If you’re a millennial and you spend any time on the internet, you may have heard of SKAM, originally a Norwegian web series created by Julie Andem that won the critics’ praise and the audience’s heart and was a beacon of hope for millennials of any identity. The success of SKAM was so great that 8 countries bought rights to adapt the show and rewrite the story in a way that would fit their culture.
Italy’s reboot of SKAM might be the most beloved yet, and I don’t say this because I’m biased.
SKAM Italia follows the format of the original SKAM, with each season focusing on a different main character. The first follows the story of Eva Brighi, a sixteen-year-old girl who, despite being madly in love with her boyfriend Giovanni, is lonely all the time.
Hers is a tale of jealousy, heartbreak, and learning that friendship is as important as romance. The second season follows Eva’s friend Martino Rametta, who the audience believed to be secretly in love with her. Joke’s on all of us, because Martino realizes he may not be as straight as he thought when he meets Niccolò Fares, a brooding rule-breaker who wishes the entire world could just disappear for a while so that he could quietly go to the zoo and ride a giraffe around Rome, just to see what that’s like.
If Eva’s growth is about overcoming past mistakes, the ever-present shadow of guilt, and finally putting together a group of friends so that she’s not so emotionally dependent on her boyfriend.
Martino has a tight-knit group of best friends who are his support system, the self-dubbed foursome “little Luca’s smugglers” (original: i contrabbandieri di Luchino) that destroy all aspects of toxic masculinity. His story is about getting to know himself, where Eva’s was about exploring others and the emotions and possibilities that interpersonal relationships offer.
SKAM is not quite a coming of age story, far from the classical journey that a hero would undertake in a Bildungsroman. The protagonists are too young to fully come into their grown-up identities and the show is far from wanting to teach anybody a lesson. The audience gets to experience progress not only through conventional episodes but also via the characters’ texts, WhatsApp group chats and social media posts that are put online live by the show’s producers.
We’re not just witnessing the big events that made a mark, we’re there for the smallest things too, throughout a significant year in the life of all characters, fully aware that their journey will never truly end.
Season 2 of SKAM Italia is a true gem because it focuses on the coming out of two young men in a country that doesn’t seem ready to welcome LGBTQ+ in public spaces yet, let alone in the media.
The cultural implications of the show’s importance aren’t at the center of the narration, because the story doesn’t deal with big scale issues, immersed as it is in the immediate culture surrounding Martino and his high school friends, but it’s not ignored either. He quickly develops a friendship with the self-dubbed “king of Roman gays” Filippo Sava, who is much more of an activist than Martino will ever care to be. In one episode, Filippo gives a touching speech about what it’s like to be a gay man in Italy in this catastrophic time and age.
Martino coming to terms with his sexuality is a realistic process that is told through exquisite visuals and music. Some of the most beautiful scenes remain those where his friends learn about his sexuality and how they react, and they did wonders for the Italian audience who desperately needs queer communities to be normalized.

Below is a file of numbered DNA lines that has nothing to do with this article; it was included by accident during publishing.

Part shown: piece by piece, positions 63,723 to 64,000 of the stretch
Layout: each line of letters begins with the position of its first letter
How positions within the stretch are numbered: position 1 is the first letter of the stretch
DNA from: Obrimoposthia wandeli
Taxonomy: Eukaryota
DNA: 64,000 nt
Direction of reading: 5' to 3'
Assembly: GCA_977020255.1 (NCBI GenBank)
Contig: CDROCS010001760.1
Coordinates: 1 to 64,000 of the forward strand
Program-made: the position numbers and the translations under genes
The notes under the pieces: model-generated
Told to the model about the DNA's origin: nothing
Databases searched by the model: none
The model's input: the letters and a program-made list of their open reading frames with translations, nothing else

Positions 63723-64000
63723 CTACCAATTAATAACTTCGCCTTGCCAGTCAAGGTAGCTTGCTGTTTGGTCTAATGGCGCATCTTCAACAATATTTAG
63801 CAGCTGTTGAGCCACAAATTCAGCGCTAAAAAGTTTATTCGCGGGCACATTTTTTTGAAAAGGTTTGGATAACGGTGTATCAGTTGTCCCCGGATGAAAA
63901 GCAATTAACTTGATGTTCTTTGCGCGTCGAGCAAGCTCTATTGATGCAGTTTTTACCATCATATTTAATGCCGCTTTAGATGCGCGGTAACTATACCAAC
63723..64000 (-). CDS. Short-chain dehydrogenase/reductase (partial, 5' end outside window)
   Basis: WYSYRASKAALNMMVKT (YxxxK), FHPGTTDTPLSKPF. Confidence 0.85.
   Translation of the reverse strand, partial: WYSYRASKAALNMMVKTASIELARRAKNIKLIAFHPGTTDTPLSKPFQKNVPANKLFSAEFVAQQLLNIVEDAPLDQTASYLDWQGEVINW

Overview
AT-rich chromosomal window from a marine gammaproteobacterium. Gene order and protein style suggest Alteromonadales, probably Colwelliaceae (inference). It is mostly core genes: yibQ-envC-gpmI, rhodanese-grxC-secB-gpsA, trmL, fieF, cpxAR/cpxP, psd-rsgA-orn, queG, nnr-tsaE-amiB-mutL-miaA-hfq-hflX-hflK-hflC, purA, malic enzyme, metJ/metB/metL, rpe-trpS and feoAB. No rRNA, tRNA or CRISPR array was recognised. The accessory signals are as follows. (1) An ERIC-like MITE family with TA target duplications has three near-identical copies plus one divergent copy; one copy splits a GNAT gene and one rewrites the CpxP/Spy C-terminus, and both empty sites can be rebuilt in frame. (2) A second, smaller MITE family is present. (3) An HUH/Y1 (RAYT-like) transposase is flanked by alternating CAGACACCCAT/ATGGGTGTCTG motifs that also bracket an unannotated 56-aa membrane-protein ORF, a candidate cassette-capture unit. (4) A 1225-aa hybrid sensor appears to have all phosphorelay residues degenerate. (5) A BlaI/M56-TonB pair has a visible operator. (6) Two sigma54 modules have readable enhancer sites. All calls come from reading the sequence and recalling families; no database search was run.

SKAM offers representation for so many minorities that are oppressed in this country. Niccolò suffers from a borderline personality disorder, something else that most people in Italy will tell you doesn’t exist; his mental illness is portrayed with care and rawness. One of Eva’s best friends, Sana, is the first Muslim regular character that Italy has ever had, and she’s a badass that the audience loves.
SKAM Italia never tries to be anything more than it is: a low-budget teen drama about kids experiencing first loves, friendship, and growing pains. All is told with a spoonful of shocking realism, spontaneity, and rawness.
It is almost tenderly painful to watch, as a more mature millennial, to see a younger version of myself in what every character is going through. I remember all too well the struggles of high school, where you feel like every text message could be the end of the world and like you could die of embarrassment any minute or like your heart might explode of happiness the next. It is no coincidence that “skam” is Norwegian for “shame”.
I would’ve loved to see a show like SKAM when I was a child growing up in Italy or even during high school. It would’ve helped me cope with emotional growing pains, and it would’ve smoothly shown me that the world is a beautiful place because of how diverse it is. It’s not hard to see why the show is changing so many lives, in Italy and across the world, and I can only rejoice.
(There are thousands of people streaming SKAM Italia illegally all the way to China!)
Ludovico Bessegato, showrunner and director of SKAM Italia, had an incredibly hard task in adapting and writing this show for a country that wasn’t ready for its themes, and he fully delivered and exceeded expectations, bringing awareness to issues that are deadly important and that people need to hear. Hopefully, SKAM Italia can contribute, however infinitesimally, to this country transitioning to the 21st century.
You can watch all episodes of SKAM Italia with English subtitles on Youtube. Season 3 is currently airing on TimVision.